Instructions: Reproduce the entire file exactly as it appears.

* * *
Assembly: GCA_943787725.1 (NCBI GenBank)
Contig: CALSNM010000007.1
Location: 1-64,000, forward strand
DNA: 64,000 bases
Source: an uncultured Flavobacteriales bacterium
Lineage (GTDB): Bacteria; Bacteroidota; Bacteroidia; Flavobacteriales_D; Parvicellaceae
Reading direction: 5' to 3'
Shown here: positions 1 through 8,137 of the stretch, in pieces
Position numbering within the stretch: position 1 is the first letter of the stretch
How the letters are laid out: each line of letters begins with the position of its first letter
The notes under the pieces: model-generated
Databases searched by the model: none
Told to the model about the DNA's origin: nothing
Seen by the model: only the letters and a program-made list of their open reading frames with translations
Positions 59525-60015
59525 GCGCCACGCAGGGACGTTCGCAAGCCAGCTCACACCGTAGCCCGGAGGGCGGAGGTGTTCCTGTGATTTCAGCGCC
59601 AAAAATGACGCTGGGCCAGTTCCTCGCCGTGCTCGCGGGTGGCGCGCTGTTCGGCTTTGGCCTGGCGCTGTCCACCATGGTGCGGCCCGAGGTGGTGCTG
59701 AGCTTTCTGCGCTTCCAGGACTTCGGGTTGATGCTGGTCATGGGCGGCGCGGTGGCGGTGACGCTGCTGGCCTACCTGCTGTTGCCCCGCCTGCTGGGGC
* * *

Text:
Assembly: GCA_943787725.1 (NCBI GenBank)
Contig: CALSNM010000007.1
Location: 1-64,000, forward strand
DNA: 64,000 bases
Source: an uncultured Flavobacteriales bacterium
Lineage (GTDB): Bacteria; Bacteroidota; Bacteroidia; Flavobacteriales_D; Parvicellaceae
Reading direction: 5' to 3'
Shown here: positions 1 through 8,137 of the stretch, in pieces
Position numbering within the stretch: position 1 is the first letter of the stretch
How the letters are laid out: each line of letters begins with the position of its first letter
The notes under the pieces: model-generated
Databases searched by the model: none
Told to the model about the DNA's origin: nothing
Seen by the model: only the letters and a program-made list of their open reading frames with translations
Positions 59525-60015
59525 GCGCCACGCAGGGACGTTCGCAAGCCAGCTCACACCGTAGCCCGGAGGGCGGAGGTGTTCCTGTGATTTCAGCGCC
59601 AAAAATGACGCTGGGCCAGTTCCTCGCCGTGCTCGCGGGTGGCGCGCTGTTCGGCTTTGGCCTGGCGCTGTCCACCATGGTGCGGCCCGAGGTGGTGCTG
59701 AGCTTTCTGCGCTTCCAGGACTTCGGGTTGATGCTGGTCATGGGCGGCGCGGTGGCGGTGACGCTGCTGGCCTACCTGCTGTTGCCCCGCCTGCTGGGGC